Learn about cystic fibrosis, a genetic disorder that affects the lungs, pancreas, and other organs, and how to treat and live with this chronic disease.
CF is a rare genetic disease found in about 30,000 people in the U.S. If you have CF or are considering testing for it, knowing about the role of genetics in CF can help you make informed decisions about your health care.
If you or your child has just been diagnosed with cystic fibrosis, or your doctor has recommended testing for CF, you may have many questions.
Diagnosing CF is a multistep process. A complete diagnostic evaluation should include a newborn screening, a sweat chloride test, a genetic or carrier test, and a clinical evaluation at a CF Foundation-accredited care center.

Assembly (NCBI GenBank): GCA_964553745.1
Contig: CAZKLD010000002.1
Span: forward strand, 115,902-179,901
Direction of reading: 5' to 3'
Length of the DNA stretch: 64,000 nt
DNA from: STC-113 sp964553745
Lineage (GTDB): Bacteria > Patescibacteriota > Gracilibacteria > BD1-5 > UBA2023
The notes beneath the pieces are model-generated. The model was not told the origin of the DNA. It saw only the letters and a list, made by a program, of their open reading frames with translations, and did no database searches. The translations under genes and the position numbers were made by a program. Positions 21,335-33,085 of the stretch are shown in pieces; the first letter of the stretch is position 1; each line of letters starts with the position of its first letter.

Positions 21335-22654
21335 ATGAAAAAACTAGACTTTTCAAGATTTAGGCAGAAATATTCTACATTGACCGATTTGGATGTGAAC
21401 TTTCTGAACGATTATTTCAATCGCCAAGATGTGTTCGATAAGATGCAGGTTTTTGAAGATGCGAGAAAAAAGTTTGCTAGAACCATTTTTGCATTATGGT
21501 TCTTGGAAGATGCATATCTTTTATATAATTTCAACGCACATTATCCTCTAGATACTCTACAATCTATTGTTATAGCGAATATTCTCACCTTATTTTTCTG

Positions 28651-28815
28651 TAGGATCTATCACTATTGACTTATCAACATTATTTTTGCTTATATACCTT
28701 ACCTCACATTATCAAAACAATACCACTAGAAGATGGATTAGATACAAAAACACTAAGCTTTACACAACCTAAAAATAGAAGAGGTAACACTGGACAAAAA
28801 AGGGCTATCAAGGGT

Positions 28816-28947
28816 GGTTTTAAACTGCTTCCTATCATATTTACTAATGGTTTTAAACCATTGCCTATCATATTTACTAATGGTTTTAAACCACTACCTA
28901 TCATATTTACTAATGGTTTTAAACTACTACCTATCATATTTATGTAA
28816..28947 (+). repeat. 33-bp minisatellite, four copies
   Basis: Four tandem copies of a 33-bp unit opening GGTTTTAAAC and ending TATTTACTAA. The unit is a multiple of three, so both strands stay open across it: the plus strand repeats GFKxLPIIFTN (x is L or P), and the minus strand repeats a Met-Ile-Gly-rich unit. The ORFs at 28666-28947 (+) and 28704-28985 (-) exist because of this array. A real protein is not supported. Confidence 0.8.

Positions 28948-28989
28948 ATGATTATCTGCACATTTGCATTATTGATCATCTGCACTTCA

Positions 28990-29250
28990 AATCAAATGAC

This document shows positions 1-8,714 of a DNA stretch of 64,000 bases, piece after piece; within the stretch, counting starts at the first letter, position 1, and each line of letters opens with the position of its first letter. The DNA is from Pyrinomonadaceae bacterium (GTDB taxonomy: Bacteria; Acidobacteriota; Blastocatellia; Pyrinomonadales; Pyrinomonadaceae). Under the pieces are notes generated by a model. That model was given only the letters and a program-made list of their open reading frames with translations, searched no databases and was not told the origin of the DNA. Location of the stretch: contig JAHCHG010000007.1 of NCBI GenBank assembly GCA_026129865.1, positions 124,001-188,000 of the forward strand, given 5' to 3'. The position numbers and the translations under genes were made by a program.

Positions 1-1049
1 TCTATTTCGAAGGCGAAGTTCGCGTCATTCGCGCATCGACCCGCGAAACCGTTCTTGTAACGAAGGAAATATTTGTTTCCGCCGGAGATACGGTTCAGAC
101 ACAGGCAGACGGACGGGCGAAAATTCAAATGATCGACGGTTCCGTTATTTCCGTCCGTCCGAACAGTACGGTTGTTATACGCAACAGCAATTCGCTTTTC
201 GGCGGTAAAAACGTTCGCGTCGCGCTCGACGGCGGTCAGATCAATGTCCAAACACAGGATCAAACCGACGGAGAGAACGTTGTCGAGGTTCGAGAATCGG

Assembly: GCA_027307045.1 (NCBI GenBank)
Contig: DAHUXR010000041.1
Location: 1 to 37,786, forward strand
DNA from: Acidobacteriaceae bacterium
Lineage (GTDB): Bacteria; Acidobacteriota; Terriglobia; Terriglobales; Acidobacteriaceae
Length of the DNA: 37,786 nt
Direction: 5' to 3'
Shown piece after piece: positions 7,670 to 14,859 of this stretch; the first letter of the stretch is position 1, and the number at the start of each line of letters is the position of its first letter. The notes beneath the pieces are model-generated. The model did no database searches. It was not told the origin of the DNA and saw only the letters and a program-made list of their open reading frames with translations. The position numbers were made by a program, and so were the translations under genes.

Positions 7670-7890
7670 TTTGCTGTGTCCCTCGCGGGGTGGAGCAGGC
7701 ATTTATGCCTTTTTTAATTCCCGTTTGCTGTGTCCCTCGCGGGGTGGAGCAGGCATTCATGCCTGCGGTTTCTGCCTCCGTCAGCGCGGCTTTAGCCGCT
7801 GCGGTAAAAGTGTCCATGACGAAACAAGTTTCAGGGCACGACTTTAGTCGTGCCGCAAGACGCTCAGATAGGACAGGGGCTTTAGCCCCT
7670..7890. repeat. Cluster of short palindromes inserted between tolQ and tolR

Raising a child with cystic fibrosis can bring up many questions because CF affects many aspects of your child’s life. Here you’ll find resources to help you manage your child’s daily needs and find the best possible CF care.
Living with cystic fibrosis comes with many challenges, including medical, social, and financial. By learning more about how you can manage your disease every day, you can ultimately help find a balance between your busy lifestyle and your CF care.
People with CF are living longer, healthier lives than ever before. As an adult with CF, you may reach key milestones you might not have considered. Planning for these life events requires careful thought as you make decisions that may impact your life.
People with cystic fibrosis are living longer and more fulfilling lives, thanks in part to specialized CF care and a range of treatment options.
Cystic Fibrosis Foundation-accredited care centers provide expert care and specialized disease management to people living with cystic fibrosis.